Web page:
Without wishing to dance on a dead newspaper's grave, especially while the body is still warm, it should not be allowed to get away with perpetuating yet more myths amid the cheap sentimentality of its farewell.

Put the handkerchiefs aside to consider the editorial that took up all of page 3: "We praised high standards, we demanded high standards but, as we are now only too painfully aware, for a period of a few years up to 2006, some who worked for us, or in our name, fell shamefully short of those standards."

. . . Yet this is the newspaper that was forced in 2008 to pay damages of £60,000 for a gross intrusion into the privacy of Max Mosley. Also in 2008, the paper paid damages to film star Rosanna Arquette for falsely claiming she had been a drug addict.

In 2009, it paid damages to the Unite leader Derek Simpson for falsely claiming he had breached union election rules. In 2010, it paid five-figure damages to Sheryl Gascoigne for libelling her over her relationship with her former husband. It was also in 2010 that the paper entrapped the world snooker champion John Higgins in a highly suspect sting operation.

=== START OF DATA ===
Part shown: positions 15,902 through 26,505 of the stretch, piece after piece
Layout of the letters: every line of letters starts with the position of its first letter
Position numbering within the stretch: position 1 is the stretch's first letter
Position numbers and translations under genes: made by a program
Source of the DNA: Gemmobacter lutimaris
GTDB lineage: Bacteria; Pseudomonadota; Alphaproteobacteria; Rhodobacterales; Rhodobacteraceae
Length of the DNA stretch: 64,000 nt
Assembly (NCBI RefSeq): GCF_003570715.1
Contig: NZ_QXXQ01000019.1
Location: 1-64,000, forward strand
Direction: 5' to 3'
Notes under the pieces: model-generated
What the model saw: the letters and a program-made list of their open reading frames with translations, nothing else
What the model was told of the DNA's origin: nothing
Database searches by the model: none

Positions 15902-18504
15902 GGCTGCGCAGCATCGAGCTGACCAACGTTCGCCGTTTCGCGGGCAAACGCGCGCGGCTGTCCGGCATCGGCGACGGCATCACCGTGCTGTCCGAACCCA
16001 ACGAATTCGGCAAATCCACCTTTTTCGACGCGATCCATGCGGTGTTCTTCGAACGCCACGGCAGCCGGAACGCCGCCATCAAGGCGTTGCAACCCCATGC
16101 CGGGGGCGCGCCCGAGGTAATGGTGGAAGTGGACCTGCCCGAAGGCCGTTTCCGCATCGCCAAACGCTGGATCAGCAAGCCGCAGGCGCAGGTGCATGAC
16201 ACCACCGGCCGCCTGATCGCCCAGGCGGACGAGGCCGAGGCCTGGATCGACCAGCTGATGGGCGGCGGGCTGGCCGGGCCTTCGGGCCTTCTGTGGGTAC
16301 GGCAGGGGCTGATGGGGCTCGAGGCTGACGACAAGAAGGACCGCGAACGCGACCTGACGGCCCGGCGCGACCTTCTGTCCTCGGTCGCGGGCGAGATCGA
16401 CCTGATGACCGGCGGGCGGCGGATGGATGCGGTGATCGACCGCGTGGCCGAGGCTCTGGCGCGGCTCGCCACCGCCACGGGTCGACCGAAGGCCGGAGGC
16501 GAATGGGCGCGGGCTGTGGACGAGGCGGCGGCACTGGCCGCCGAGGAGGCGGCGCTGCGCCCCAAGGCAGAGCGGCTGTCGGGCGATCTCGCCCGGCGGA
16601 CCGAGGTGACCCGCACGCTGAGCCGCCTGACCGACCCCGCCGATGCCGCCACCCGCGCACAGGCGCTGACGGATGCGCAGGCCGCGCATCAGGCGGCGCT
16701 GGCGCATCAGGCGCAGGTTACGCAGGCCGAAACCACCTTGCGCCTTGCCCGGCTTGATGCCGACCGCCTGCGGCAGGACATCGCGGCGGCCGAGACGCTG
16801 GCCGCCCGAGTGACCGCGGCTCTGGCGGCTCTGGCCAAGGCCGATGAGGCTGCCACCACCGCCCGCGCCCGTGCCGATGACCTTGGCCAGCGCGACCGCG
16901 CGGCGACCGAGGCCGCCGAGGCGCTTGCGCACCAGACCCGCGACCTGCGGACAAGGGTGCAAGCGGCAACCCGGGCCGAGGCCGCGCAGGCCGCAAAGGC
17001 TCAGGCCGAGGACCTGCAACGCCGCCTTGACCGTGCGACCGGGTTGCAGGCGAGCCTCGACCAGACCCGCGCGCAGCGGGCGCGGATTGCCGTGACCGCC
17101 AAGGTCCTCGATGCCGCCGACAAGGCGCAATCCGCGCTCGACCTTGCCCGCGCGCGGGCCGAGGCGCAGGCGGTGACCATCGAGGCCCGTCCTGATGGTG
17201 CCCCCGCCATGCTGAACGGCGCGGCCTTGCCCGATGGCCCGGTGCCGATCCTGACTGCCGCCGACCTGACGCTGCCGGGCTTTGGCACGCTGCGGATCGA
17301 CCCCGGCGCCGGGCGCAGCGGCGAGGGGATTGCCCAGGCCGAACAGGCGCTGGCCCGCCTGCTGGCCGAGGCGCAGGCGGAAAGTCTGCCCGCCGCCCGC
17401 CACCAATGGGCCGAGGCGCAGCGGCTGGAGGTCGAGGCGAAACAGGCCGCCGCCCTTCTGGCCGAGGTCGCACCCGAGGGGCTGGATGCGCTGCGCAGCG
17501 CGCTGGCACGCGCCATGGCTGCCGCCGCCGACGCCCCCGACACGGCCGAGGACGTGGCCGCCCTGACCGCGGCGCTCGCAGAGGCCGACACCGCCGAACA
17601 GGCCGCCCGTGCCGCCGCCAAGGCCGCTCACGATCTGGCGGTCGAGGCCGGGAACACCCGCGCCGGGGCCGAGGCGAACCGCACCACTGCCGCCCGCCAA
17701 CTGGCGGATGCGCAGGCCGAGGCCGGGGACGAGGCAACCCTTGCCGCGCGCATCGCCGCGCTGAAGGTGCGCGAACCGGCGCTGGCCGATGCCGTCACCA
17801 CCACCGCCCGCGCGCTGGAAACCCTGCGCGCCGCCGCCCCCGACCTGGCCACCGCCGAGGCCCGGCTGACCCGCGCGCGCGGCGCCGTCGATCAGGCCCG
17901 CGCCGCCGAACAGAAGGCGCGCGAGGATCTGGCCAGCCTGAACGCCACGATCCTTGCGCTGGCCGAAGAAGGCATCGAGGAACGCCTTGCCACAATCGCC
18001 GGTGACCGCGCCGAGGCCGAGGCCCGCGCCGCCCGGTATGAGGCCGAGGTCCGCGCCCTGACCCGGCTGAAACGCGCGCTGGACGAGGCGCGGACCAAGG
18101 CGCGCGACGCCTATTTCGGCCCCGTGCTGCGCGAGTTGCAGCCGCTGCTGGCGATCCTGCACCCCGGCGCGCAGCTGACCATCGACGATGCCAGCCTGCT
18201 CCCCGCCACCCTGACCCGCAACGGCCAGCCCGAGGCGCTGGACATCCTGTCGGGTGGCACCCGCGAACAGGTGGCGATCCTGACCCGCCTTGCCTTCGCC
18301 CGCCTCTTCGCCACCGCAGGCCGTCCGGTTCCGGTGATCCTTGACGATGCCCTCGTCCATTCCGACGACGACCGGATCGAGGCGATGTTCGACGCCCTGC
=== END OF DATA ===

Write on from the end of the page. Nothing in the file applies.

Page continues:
This is a mere random selection from scores of the paper's post-2006 iniquities that resulted in it paying out thousands in damages. Were these the high standards to which the editorial refers?

Hear, hear! Oh, and remember the (non) plot to kidnap Victoria Beckham?

Mehdi Hasan is a contributing writer for the New Statesman and the co-author of Ed: The Milibands and the Making of a Labour Leader. He was the New Statesman's senior editor (politics) from 2009-12.

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The buck doesn't stop with Grant Shapps - and probably shouldn't stop with Lord Feldman, either

The question of "who knew what, and when?" shouldn't stop with the Conservative peer.

If Grant Shapps’ enforced resignation as a minister was intended to draw a line under the Mark Clarke affair, it has had the reverse effect. Attention is now shifting to Lord Feldman, who was joint chair during Shapps’  tenure at the top of CCHQ.  It is not just the allegations of sexual harrassment, bullying, and extortion against Mark Clarke, but the question of who knew what, and when.